8) Once you open customUI.docm and everything looks correct, click on ‘Save As’ and save the file as a macro-enable document template and call it Normal.dotm. You can replace your existing Normat.dotm with this one so you see the modified Ribbon each time you open Word. See Step 3 on replacing Normal.dotm.

Step 2: Modifying the customUI.xml

Control IDs

Each built-in button, split button, drop-down menu, menu, toggle button, checkbox, etc. that you see in the Ribbon interface is called a control. Each control has a unique Control ID that calls that control. Each tab and group also has a Control ID. In order to modify the Ribbon, you must know the Control ID that you want to manipulate and the type of control it is. The list of Control IDs can be downloaded from Microsoft’s website from the following URL: Office Control IDs or search for “Lists of Control IDs”.

Structure

The basic structure of customUI.xml is the following code:

<customUI xmlns="http://schemas.microsoft.com/office/2006/01/customui">
<ribbon>
<tabs>
<tab id="XXX" label="XXX">
<group id="XXX" label="XXX">
<button id="XXX" label="XXX" />
</group>
</tab>
</tabs>
</ribbon>
</customUI>

Tabs

First, lets modify tabs. To modify a built-in tab (or any other built-in control), idMso tag is used. The built-in tabs Home, Insert, View, etc. are named TabHome, TabInsert, TabView, etc. For a complete list, refer to the list of Control IDs. To modify the Home tab, the following code is used.

<tab idMso="TabHome">
</tab>

Groups

Groups are defined the same way as Tabs. With groups, however, you may want to hide them if you don’t use them in addition to creating your own group.

<tab idMso="TabHome">
<group idMso="GroupStyles" visible="false" />
<group id="Shortcuts" label="My Shortcuts" insertBeforeMso="GroupClipboard">
<button idMso="FileSave" showLabel="false" />
<splitButton idMso="FileSaveAsMenu" showLabel="false" />
<splitButton idMso="FilePrintMenu" showLabel="false" />
<button idMso="ZoomOnePage" />
<button idMso="ZoomPageWidth" />
<checkBox idMso="ViewThumbnails" />
</group>
</tab>

This code modifies your Home tab in the following way:

• The Styles group is hidden with visible=“false”. idMso is used since it is a built-in group.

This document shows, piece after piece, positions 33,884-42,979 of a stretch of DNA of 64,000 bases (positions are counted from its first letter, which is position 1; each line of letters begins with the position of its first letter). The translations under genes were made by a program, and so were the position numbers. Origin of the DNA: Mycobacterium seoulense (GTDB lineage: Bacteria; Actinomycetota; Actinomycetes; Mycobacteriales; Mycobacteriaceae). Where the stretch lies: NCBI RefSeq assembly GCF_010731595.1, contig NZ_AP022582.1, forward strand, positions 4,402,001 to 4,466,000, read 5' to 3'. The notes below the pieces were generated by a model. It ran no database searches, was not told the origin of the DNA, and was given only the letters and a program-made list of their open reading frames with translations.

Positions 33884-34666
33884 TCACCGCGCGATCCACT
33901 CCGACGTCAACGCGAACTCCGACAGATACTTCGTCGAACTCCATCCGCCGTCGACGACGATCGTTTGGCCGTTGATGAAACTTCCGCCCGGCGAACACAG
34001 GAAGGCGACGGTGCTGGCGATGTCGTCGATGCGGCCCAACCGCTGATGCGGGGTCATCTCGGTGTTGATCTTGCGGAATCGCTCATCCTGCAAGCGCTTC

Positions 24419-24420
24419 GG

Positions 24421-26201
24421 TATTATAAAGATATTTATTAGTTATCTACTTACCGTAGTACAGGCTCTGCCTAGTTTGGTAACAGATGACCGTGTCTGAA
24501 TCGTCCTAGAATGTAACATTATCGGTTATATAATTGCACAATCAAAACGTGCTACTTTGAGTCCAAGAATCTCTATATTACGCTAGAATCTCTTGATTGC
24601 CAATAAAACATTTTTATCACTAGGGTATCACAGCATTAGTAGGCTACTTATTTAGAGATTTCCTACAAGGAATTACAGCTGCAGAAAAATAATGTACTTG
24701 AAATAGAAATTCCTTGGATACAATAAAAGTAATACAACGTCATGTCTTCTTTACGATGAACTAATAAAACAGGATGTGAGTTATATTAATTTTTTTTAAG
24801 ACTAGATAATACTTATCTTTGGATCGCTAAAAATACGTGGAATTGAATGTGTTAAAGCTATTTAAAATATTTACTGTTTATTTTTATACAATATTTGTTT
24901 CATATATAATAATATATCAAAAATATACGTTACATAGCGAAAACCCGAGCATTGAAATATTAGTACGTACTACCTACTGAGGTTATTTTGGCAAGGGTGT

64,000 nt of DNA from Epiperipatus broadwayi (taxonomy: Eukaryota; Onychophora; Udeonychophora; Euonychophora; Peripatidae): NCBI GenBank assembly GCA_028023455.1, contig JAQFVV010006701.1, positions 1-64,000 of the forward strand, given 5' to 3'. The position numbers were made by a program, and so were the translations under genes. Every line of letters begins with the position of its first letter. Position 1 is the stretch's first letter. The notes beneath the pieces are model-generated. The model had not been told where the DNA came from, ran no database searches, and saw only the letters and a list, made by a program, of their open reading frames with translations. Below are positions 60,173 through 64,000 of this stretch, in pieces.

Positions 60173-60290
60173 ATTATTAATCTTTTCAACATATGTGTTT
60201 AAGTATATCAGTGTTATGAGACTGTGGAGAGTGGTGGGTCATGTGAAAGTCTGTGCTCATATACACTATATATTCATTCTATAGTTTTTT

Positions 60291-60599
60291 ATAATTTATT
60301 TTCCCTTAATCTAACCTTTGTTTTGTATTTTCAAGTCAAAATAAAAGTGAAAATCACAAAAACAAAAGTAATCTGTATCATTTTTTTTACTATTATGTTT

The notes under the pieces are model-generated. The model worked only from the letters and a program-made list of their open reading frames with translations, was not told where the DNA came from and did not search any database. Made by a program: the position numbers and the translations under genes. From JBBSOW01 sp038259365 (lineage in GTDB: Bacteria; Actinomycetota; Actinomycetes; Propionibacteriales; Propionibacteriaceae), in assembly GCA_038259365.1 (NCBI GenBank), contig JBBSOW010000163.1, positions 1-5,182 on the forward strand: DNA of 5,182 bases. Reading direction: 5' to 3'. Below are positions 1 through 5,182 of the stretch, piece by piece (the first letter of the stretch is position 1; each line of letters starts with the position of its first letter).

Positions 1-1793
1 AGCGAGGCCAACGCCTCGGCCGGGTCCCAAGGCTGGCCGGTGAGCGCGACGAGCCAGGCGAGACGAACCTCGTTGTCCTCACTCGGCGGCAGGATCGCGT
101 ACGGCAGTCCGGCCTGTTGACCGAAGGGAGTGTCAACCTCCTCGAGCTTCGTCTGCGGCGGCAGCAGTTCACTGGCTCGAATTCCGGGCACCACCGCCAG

• A “My Shortcuts” group is created before the built-in Clipboard group. It is given the id Shortcuts.

• The rest of the items are individual controls that are displayed within the My Shortcuts group. They are explained in Controls section below.

• Note that built-in groups are simply ended with />. For your custom groups, however, you’ll need a </group> tag since you will have controls defined within the group.

Controls

Each control begins with the type of control. For example, a control can be a button, split button, drop-down menu, menu, toggle button, check box, gallery, etc. If you mismatch the Control ID with the control type, your Ribbon will not display correctly.

In the code above, the following controls are added to the ‘My Shortcuts’ group.

• A ‘Save’ button is added.

• Split buttons ‘Save As’ and ‘Print’ are added. Note the case-sensitive splitButton control type. By setting showLabel=“false”, only the icon is displayed.

• Buttons for ‘One Page’ view and ‘Page Width’ view are added. This will display with icon and text since showLabel=“false” is omitted.

• The check box ‘Thumbnails’ is displayed.

Creating a New Group

To create your own group, simply use the id tag instead of idMso. You also need a label tag to define the display name.

<tab idMso="TabInsert">
<group id="MyGroup" label="My Group">
</group>
</tab>

This creates a group called “My Group” in the Insert tab. The id of the group is MyGroup. You must define an id and it should not have any spaces.

The following piece of code is under the idMso=“TabHome” so it will create the group in the Home tab.

<group id="NewInsert" label="Insert Objects">
<gallery idMso="TableInsertGallery" />
<button idMso="PictureInsertFromFile" />
<toggleButton idMso="ClipArtInsert" />
<gallery idMso="TextBoxInsertGallery" />
<gallery idMso="SymbolInsertGallery" />
<gallery idMso="GalleryAllShapesAndCanvas" />
</group>
<group id="NewPageLayout" label="Page Layout">
<gallery idMso="TableColumnsGallery" />
<gallery idMso="PageOrientationGallery" />
<gallery idMso="PageMarginsGallery" />
</group>

This code adds to the Home tab:

• Galleries for inserting tables, text boxes, symbols, and shapes.

• Button for inserting pictures.

• A toggle button for inserting clipart. Note the case-sensitive control toggleButton.

Creating a New Tab

You may want to create a new tab, especially if you removed groups from a built-in tab. For example, I removed the Styles group from the Home tab since I don’t use Styles that often. I created a group called Edit and Styles and put the Styles group there since I want access to it.

The method of creating your own tab is similar to creating a new group.

<tab id="MyTab" label="My Tab">
<group id="MyGroup" label="My Group">
</group>
</tab>

This creates the tab “My Tab” and the group “My Group” in My Tab.

<tab id="EditStyles" label="Edit and Styles" insertBeforeMso="TabInsert">
<group idMso="GroupEditing" />
<group id="EditShorts" label="Quick Edits">
<button idMso="RedoOrRepeat" />
<gallery idMso="Undo" />
<gallery idMso="Redo" />
</group>
<group idMso="GroupClipboard" />
<group idMso="GroupStyles" />
</tab>

This creates a tab called “Edit and Styles”. It includes the built-in groups Editing, Clipboard, and Styles. It also creates editing shortcuts for undoing and redoing.

Step 3: Modifying and Testing

The modified Ribbon in customUI.docm displays correctly only if Normal.dotm does not exist in “%UserProfile%\Application Data\Microsoft\Templates\” or it is the default one created by Word. If you try opening customUI.docm after replacing Normal.dotm with a modified one, Word may not display the Ribbon appropriately. Every time you modify customUI.docm and you want to see the effect, you should ensure that Normal.dotm in “%UserProfile%\Application Data\Microsoft\Templates\” is the default file created by Word, not the modified file.